YMMV.

About Scot Hull (998 Articles)
Founder, Editor and Publisher at Part-Time Audiophile and The Occasional Magazine.

5 Comments on On the bench: Playback Designs MPS-5 w/ USB-X

  1. Just wonder any update to the MPS-5, especially the USB-X box?

  2. Well, its good that it is starting to sound better. I am a believer that audio electronics, cabling and phono cartridges do improve with break in. But at least with the gear that I have purchased, the products usually sound great around the 200 – 250 hour mark and while they may improve after that its usually fairly subtle and hard to notice since you are usually too busy enjoying the sound at that point. The Esoteric digital gear does require long break in periods as well. But at least in the case of Esoteric – they sound great after about 200 hours and its fairly subtle improvements after that. A friend of mine purchased the ARC DAC 8 and it has a sticker on the plastic wrapping inside the box stating a break in period of 600 hours and another friend has purchased the ARC Reference Anniversary preamp and it has the same sticker with the 600 hour break in period. But I have heard both of these at around the 200 hour mark and they sound great. I’m sure the PD will get better but I would agree that it should have the character of the top notch sound by 300 hours. The one that my friend had on demo sounded good, but clearly not in the league of the Scarlatti or his analog. I’ll be curious to learn what you finally hear.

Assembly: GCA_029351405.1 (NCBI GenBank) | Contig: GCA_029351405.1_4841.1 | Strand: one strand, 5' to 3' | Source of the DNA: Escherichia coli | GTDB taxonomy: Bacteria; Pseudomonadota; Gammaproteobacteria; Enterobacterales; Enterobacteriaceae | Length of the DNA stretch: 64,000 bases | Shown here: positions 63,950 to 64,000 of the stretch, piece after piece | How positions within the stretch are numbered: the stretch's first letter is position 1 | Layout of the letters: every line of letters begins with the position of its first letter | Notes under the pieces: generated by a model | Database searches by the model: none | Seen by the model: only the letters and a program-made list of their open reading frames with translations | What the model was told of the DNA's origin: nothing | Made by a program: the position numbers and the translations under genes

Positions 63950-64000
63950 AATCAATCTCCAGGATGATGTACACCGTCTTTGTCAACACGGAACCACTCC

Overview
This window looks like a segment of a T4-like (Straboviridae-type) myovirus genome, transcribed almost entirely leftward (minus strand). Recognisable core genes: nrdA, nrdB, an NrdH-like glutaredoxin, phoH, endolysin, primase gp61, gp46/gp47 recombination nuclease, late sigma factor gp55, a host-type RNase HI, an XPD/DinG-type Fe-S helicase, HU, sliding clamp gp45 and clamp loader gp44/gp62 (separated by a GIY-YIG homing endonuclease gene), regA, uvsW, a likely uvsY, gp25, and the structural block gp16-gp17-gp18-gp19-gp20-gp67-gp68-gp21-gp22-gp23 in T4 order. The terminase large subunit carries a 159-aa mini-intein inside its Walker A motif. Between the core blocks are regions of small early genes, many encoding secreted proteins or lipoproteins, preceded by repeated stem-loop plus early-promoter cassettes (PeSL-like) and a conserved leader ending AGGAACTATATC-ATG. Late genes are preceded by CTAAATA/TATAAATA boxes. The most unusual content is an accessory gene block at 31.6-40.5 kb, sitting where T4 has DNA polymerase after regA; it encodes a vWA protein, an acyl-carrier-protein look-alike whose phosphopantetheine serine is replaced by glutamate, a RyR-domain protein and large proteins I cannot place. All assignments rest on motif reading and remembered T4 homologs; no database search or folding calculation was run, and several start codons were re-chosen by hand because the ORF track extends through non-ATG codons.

3. Thanks for the feedback. FWIW, at 300 hours I can say that things have improved measurably, but we’re still a ways off from where I’m going to want it to be. I’ve been heavily encourage to “not give up”, so I won’t (yet). But it kind of bugs me that any device would require at least 500 hours to start sounding it’s best. Of course, I was told that the Playback won’t really “hit it’s stride” until it hits 700 hours or so, so, hell, I have no idea. I guess we’ll see what we’ll see.

  4. Hi,
    My friend and I did have the opportunity to compare the PD MPS-5 to the full DCS Scarlatti stack in his system last year. The PD was a fully broken in dealer demo unit. We had both heard the same comments from owners of the PD that it would compare favorably with the Scarlatti or any other CD/SACD player on the planet and was it was in the same league as some of the great analog front ends. To save you some time, the PD was not even close in sound quality to my friend’s Scarlatti front end. We were both hoping it would compare favorably as he was hoping to sell his Scarlatti and purchase the PD instead. I myself own the Esoteric P03 D03 G0s digital stack. I have no doubt that the PD doesn’t come close to that digital stack either. As for any vinyl comparison, we did compare my friends analog front end as well. He has an original Technics SP 10 MK2, with the original Technics EPA arm and a ZYX cartridge with the Manley Steelhead phono stage. Again, not even close (neither is the Scarlatti either). Anyway, hope this helps and good luck with the digital listening.

    Arnie